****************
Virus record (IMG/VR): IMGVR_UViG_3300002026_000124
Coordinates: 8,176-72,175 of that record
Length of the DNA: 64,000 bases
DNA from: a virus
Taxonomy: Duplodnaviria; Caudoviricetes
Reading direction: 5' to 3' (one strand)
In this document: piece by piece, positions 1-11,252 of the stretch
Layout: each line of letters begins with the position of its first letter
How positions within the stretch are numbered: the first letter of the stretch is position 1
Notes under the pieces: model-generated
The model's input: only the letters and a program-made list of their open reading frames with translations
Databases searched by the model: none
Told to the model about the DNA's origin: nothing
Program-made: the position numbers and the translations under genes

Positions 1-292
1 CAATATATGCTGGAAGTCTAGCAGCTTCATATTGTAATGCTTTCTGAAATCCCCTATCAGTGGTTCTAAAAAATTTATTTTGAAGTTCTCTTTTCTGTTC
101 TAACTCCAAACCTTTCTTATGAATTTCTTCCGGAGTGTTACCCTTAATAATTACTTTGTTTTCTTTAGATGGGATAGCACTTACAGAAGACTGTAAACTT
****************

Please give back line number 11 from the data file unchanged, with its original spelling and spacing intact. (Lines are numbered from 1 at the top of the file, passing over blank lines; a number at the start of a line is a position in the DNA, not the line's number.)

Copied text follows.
The model's input: only the letters and a program-made list of their open reading frames with translations